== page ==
Over 85% of Americans (and I would guess this percentage is quite consistent in most western-world countries such as Australia) use significant amounts of caffeine on a daily basis, but very few know much about this freely available psychoactive substance. Yet there is a complex, confusing and apparently contradictory array of claims about its effects on human health.
The British Medical Journal stated in an editorial in 1976:
“What is it in man’s devious make-up that makes him round on the seemingly more wholesome and pleasurable aspects of his environment and suspect them of being causes of his misfortunes? Whatever it is, stimulants of all kinds (and especially coffee and caffeine) maintain a high position on the list of suspicion, despite a continuing lack of real evidence of any hazard to health”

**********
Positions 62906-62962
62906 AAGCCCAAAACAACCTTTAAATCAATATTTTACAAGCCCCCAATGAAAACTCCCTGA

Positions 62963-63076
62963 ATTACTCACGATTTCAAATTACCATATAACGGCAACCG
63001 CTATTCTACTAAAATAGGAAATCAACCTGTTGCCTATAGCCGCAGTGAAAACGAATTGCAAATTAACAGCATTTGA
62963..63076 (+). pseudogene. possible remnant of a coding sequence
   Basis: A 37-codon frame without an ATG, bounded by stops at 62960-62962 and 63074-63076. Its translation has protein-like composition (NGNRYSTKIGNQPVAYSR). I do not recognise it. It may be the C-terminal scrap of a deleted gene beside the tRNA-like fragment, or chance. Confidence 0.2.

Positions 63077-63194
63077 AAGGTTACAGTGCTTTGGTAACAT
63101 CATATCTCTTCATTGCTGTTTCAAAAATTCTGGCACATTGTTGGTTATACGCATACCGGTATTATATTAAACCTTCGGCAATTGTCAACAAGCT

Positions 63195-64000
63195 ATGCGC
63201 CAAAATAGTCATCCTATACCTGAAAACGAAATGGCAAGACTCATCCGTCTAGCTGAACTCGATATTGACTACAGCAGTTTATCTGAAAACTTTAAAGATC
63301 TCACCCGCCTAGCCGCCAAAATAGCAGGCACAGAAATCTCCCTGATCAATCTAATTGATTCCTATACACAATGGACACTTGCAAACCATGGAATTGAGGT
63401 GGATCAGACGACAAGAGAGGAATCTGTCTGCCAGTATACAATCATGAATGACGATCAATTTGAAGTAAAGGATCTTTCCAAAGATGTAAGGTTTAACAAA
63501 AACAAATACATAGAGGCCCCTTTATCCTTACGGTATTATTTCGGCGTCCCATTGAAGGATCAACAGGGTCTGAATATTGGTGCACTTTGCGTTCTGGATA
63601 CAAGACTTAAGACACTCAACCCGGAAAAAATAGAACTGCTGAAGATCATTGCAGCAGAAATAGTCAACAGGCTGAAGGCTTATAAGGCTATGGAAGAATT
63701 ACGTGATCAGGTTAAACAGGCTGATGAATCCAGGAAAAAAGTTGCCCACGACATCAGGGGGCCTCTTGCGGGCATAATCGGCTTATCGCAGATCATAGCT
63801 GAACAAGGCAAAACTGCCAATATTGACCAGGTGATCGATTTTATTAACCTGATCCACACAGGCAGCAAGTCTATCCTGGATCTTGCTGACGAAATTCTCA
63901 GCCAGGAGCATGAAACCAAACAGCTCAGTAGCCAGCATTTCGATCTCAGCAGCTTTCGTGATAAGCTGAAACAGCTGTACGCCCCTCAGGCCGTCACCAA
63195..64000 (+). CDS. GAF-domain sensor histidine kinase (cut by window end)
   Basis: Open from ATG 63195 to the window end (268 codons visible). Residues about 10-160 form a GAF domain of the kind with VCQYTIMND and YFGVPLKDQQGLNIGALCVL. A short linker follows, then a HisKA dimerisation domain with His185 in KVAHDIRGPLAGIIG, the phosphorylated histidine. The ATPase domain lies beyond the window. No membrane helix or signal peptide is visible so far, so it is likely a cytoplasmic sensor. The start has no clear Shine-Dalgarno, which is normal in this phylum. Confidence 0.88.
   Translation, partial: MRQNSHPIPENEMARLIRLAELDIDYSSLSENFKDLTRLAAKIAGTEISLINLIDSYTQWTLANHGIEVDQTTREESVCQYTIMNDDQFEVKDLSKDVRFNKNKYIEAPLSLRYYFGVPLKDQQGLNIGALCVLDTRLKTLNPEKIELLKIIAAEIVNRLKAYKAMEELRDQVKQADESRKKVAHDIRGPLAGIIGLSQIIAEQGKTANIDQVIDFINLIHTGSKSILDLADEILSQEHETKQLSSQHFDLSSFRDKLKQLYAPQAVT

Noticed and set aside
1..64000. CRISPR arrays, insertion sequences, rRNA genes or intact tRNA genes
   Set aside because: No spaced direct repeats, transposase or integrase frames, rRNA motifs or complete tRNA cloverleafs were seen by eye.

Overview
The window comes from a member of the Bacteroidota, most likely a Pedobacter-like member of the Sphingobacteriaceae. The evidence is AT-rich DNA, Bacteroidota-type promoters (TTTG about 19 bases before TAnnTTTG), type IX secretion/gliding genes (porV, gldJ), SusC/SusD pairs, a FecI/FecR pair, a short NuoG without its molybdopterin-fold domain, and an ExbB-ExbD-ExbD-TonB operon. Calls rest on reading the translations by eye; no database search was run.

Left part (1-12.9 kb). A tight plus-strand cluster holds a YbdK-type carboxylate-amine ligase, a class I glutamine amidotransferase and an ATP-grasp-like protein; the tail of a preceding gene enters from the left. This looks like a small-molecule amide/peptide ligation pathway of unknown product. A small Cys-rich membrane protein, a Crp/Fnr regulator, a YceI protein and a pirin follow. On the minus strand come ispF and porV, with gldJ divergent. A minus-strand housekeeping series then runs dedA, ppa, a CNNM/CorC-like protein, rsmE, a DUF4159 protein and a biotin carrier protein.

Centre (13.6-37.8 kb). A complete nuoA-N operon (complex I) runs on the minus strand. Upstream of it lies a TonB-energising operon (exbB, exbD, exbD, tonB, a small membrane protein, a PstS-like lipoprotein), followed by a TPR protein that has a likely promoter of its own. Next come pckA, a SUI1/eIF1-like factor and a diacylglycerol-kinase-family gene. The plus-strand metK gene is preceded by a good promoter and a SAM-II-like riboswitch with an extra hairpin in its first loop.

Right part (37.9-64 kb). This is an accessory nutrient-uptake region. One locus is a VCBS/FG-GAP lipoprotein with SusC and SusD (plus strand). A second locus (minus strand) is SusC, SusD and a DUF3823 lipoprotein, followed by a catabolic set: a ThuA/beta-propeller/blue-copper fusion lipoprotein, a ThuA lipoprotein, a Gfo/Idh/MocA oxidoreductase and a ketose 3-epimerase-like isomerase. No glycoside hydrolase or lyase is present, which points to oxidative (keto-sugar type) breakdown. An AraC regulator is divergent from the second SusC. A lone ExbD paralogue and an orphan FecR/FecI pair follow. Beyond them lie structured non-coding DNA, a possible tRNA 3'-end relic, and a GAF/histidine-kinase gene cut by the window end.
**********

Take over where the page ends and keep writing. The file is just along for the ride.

Siegried Heyden in his “Coffee and Cardiovascular Disease” said:
“Coffee and caffeine have long been supected of causing illnesses ranging from myocardial infarction, arrhythmias, herpertension, hyperlipidemia, gout, and anxiety, to fybrocystic breast disease, various cancers and birth defects, and osteoporosis. No other agent in the human environment has been as frequently associated with such a variety of chronic-degenerative, even malignant diseases”.
Yet despite numerous disturbing claims of this mood-altering drug’s effects on the body, caffeine shows no sign of surrendering its sovereign position in the hierarchy of humanity’s drugs of choice.